Review – A good idea falls flat amid the neon lights in ‘Hotel Artemis’

Poster for 2018 action thriller Hotel Artemis

Genre: Action
Certificate: 15
UK Release Date: 20th July 2018
Runtime: 94 minutes
Director: Drew Pearce
Writer: Drew Pearce
Starring: Jodie Foster, Sterling K Brown, Dave Bautista, Sofia Boutella, Charlie Day, Brian Tyree Henry, Jeff Goldblum, Zachary Quinto, Jenny Slate
Synopsis: A pair of injured bank robbers check themselves into a specialist hospital for criminals, full of colourful bad guys, in the midst of violent riots on the streets of Los Angeles.

 

 

When Jodie Foster miserably intones at the midpoint of Hotel Artemis that “things are going to hell in a handbasket full of blood and shit”, you’d be forgiven for thinking that she’s experiencing a movie that’s considerably more exciting than the one unfolding on screen. Trailers for this film suggested that writer-director Drew Pearce, perhaps best known for co-writing Iron Man 3, had taken the notion of John Wick‘s incredibly formalised criminal underworld and spun it into an equally original concept – a hotel for bad guys, with a very exclusive membership.

Among that exclusive membership is Sterling K Brown‘s bank robber, who checks in to the eponymous institution along with his brother (Brian Tyree Henry) when a heist goes wrong amid riots on the streets of LA. The nurse in charge (Foster) allows him in to the building, where the guests are not allowed to kill each other or insult the staff and everyone is anonymised by the geographical name of their room. There’s tension brewing between assassin Nice (Sofia Boutella) and arms dealer Acapulco (Charlie Day), while the place gets even busier when it emerges that local crime kingpin The Wolf King (Jeff Goldblum) is en route, with his psychotic son (Zachary Quinto) in tow.

There are a tonne of fun ideas in Hotel Artemis, but they’re all pushed to one side in favour of a rather generic action tale that doesn’t find very much room for action. Most of the best set pieces are in the trailer and there’s an awful lot of time devoted to people standing in rooms trading dialogue that isn’t particularly interesting. At a relatively brisk 90 minutes, it’s a rare example of a movie that feels as if it’s in a hurry to get people in and out of the cinema without devoting any time to fleshing out its intriguing underworld or the colourful characters within it. It’s the definition of style over substance.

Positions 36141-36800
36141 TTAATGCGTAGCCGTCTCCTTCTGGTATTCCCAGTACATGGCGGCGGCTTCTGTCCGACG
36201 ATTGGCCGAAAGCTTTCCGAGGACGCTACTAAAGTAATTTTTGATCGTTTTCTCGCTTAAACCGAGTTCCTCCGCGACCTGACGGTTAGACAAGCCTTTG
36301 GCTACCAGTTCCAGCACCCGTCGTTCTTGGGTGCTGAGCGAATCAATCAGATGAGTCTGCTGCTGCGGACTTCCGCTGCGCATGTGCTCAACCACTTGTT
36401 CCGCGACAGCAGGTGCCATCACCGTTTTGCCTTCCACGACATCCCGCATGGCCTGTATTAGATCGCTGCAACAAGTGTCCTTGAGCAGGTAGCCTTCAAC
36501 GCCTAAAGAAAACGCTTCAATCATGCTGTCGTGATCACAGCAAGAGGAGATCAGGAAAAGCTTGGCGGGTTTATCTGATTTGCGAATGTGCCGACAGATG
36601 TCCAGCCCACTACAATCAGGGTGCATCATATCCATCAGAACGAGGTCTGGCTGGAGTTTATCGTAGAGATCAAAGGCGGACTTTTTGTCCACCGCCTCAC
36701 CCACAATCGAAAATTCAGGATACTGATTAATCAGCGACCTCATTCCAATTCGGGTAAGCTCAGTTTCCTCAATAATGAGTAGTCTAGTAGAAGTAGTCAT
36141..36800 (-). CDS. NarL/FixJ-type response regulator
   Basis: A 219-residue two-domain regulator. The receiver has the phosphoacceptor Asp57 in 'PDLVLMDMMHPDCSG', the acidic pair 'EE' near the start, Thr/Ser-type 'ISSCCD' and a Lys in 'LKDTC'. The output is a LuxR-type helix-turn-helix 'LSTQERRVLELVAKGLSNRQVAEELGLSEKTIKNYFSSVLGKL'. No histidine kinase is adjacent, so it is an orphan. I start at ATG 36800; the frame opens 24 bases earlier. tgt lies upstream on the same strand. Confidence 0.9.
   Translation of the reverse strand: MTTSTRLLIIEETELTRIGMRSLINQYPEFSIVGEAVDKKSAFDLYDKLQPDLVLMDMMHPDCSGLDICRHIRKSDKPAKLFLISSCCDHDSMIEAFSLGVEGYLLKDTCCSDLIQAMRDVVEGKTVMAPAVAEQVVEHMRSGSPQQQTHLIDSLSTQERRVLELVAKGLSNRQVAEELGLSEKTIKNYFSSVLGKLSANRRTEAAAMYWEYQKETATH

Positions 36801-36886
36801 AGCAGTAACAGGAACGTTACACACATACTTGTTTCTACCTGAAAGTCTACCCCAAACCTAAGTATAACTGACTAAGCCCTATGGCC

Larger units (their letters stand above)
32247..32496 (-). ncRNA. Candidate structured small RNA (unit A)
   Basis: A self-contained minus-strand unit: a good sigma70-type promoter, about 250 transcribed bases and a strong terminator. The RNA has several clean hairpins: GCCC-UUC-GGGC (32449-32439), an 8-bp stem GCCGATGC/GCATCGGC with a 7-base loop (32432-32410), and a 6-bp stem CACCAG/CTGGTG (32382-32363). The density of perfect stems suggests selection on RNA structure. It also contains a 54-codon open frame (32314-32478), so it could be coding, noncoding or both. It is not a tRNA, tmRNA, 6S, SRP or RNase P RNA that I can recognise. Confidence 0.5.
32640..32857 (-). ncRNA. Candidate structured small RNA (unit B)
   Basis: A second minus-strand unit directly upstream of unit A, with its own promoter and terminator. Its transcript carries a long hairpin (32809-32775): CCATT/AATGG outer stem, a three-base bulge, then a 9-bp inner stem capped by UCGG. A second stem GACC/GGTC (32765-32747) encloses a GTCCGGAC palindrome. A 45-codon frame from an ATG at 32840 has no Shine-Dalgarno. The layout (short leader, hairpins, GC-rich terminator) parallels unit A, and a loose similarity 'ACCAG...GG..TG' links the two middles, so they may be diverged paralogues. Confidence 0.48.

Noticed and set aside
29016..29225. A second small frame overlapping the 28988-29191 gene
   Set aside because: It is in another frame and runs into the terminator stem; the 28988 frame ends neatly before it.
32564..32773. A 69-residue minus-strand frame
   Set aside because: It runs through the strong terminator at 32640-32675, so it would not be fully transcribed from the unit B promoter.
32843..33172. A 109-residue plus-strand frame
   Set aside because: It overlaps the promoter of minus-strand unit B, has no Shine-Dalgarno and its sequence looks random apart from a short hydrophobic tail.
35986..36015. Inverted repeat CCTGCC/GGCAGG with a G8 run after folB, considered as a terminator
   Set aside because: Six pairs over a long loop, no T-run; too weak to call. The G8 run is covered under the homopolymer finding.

That’s not to say that the performances aren’t enjoyable. Foster is clearly having a great time with a role that’s definitely outside of her comfort zone, even though she’s served an under-cooked emotional arc. The same lack of depth is handed to Sterling K Brown, who nominally gives the story its emotional impetus, but has very little to do beyond introducing the audience into the hotel. The only true star in Hotel Artemis is Dave Bautista as the mammoth hospital orderly Everest, who is as handy with a deadpan one-liner as he is when fists and bullets start flying. It’s another comedic standout role for the former wrestler, who is quickly becoming a terrific big screen star.

This is, however, an incredibly disappointing movie. It’s always sad to see an idea as good as this go begging and Pearce clearly has all of the pieces he needs to complete the jigsaw puzzle, but bungles the execution so badly that all of the corner pieces are in the middle and half of the edges have gone missing. Hotel Artemis could have been a solid slice of underworld madness in the mould of John Wick, but instead it feels like a direct-to-DVD knock-off that anyone but the most patient of viewers would turn off after five minutes.

 

Pop or Poop?

Rating: Poop!

Despite a very interesting trailer and an arsenal of great names in front of the camera, Hotel Artemis wastes all of its potential and delivers something that will have been entirely forgotten before the year is out. When you have Jeff Goldblum as a sandal-wearing crime lord, it shouldn’t be possible to go quite this wrong.

 

Do you agree with my review? Let me know in the comments section.

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